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Davis, California

Thursday, April 18, 2024

Davis City Council approves Chiles development project designating housing for workers, families

With widespread support from community members, city officials vote unanimously to begin construction on apartment complex for Davis workforce

On March 19, The Davis City Council voted unanimously to give the green light to the Chiles workforce housing program. This action effectively approved plans for an apartment complex geared toward working families rather than students.

The 3820 Chiles Rd. project is unique among recent housing proposals in Davis — unlike most of the other projects that have been presented to the council in the past few years, the development will be specifically oriented to meet the housing needs of working families and professionals. City planner Eric Lee called the proposed housing a “more traditional type of rental housing project,” contrasting the future workforce-oriented apartments with other recent projects aimed at the city’s growing student population.

“Obviously, we’ve seen a number of student-related or student-oriented projects for local projects, but we have not seen one like this for a while,” Eric Lee said.

Rather than renting out rooms or beds — as student housing typically does — the 225 new apartments in the Chiles complex will rent by 1-, 2- and 3-bedroom units. By doing so, city officials and developers hope this project will primarily serve the needs of workers, professionals and families seeking to live in Davis, rather than students. Mayor Brett Lee noted that the Davis workforce population has been underserved by recent housing development in the city.

“[The Chiles project] fulfills a need that we haven’t really addressed recently, and that is for a more traditional configuration of the apartment complex,” Brett Lee said. “This type of configuration is available to a wider variety of folks rather than the student-oriented configuration.”

The project is also unique in its approach to the city’s affordable housing regulations. Davis municipal codes previously dictated that high-volume rental housing must include units set aside for low-income renters or contribute fees or dedicated land in lieu of affordable units.

But developers proposed an alternative to meet the city’s affordable housing requirements — instead of including the required affordable units, the new housing will donate a portion of its rental revenue to the city’s program.

According to Eric Lee, 1.65 percent of rental income from the Chiles apartments will be donated to the city’s Housing Trust Fund, with a minimum yearly payment of $100,000. The money generated by the complex would be used to fund future affordable housing projects within the city. Before approving the Chiles project, City Council voted to amend the city’s affordable housing code to allow for the project to move forward.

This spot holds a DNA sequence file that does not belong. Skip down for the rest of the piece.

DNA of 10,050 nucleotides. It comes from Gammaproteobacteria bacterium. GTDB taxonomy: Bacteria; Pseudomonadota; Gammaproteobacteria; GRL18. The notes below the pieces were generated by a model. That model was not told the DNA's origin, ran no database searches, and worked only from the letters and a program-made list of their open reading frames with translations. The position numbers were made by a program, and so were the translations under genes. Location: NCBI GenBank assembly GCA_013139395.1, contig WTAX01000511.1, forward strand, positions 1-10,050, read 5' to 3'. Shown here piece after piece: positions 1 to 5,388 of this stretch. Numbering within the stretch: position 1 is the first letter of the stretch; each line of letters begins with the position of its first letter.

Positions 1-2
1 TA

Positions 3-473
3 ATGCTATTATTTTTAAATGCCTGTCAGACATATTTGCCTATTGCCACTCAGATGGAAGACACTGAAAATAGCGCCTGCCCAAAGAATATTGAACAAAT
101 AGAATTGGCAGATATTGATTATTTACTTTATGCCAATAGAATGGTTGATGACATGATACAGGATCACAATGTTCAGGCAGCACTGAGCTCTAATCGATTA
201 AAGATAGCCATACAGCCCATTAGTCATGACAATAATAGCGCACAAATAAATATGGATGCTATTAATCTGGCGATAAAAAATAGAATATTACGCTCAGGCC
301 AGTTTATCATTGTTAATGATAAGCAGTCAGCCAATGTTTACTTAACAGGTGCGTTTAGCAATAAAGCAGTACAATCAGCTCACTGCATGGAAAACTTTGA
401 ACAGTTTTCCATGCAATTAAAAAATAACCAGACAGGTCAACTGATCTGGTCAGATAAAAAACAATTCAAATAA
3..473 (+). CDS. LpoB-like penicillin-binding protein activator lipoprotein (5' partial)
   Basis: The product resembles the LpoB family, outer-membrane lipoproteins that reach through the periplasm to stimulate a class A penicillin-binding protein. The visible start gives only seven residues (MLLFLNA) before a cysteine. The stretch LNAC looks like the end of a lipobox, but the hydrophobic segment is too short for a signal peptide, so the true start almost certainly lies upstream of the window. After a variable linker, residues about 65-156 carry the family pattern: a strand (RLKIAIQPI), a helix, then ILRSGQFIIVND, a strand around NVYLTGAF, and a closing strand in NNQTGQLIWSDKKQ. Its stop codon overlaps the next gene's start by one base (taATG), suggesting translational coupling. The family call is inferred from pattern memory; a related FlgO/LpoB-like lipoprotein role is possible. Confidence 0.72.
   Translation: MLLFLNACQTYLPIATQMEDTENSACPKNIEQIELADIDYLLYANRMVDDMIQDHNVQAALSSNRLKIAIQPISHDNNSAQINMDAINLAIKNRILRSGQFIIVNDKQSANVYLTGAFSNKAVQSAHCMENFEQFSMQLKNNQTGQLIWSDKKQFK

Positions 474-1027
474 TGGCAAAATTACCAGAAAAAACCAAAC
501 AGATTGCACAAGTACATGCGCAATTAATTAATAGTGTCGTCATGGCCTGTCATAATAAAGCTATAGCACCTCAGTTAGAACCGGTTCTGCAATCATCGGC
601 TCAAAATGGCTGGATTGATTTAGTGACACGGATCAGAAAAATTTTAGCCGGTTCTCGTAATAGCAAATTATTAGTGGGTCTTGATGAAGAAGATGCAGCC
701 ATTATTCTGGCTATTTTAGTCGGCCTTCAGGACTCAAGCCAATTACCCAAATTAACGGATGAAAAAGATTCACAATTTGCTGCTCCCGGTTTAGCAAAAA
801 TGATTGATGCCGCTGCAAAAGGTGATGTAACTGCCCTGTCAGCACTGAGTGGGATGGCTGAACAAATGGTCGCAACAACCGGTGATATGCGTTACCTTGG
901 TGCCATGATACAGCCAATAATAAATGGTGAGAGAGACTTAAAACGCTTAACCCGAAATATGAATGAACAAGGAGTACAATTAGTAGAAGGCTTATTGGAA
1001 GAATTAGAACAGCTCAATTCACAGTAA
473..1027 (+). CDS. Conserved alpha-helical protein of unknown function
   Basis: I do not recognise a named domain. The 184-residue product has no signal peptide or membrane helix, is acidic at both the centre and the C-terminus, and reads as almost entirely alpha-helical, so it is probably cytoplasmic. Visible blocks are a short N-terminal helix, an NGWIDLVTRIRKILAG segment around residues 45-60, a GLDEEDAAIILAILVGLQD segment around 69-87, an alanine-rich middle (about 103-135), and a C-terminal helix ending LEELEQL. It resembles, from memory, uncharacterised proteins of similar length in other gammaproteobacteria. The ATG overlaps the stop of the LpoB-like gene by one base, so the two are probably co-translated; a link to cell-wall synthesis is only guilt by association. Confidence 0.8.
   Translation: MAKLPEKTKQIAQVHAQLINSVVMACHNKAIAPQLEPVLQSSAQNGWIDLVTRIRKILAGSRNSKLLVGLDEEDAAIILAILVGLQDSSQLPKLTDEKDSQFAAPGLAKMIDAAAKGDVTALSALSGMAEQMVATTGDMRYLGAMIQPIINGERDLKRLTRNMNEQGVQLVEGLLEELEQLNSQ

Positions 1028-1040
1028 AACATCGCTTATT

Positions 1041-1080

The South Davis land where the complex will be built is currently occupied by a vacant office building. During the meeting, some members of the public expressed pleasure that the new housing development would revitalize the unused property. South Davis resident Eric Johnson praised city officials redesignating the zoning of the lot from commercial to residential.

“This is an ideal site for workforce housing, compared to the current zoning, which would likely yield more freeway-based commercial business,” Johnson said. “Workforce housing is much more conducive to the neighborhood that borders the site, compared to the typical gas stations, convenience stores and fast-food chains that are typically found within the current zoning and proximity to freeways.”

Indeed, another notable aspect of the Chiles workforce housing project is the apparent lack of public resistance to it. While the development of other Davis housing projects like the West Davis Active Adult Community and Nishi Student Apartments have been delayed by public controversy and community opposition, the Chiles project seems to enjoy widespread support among city residents. There was no organized public opposition during the meeting or other parts of the planning phase. Linda Deos, a community member who ran for City Council in 2018, commented on the unusual lack of push-back throughout the approval process.

“I’m thrilled that there is — as far as I can tell — no organized neighborhood opposition to the project, and that’s thrilling and quite nice to see,” Deos said.

Mary Jo Bryan, a community member who said she has been involved with Davis housing issues for some time, commended the developers on their efforts to provide housing for working families.

“I believe [the development team] is building for the future of Davis,” Bryan said. “They observed and listened to the people of Davis, and they have developed a project that will provide much-needed workforce and family housing.”

Written by: Tim Lalonde — city@theaggie.org


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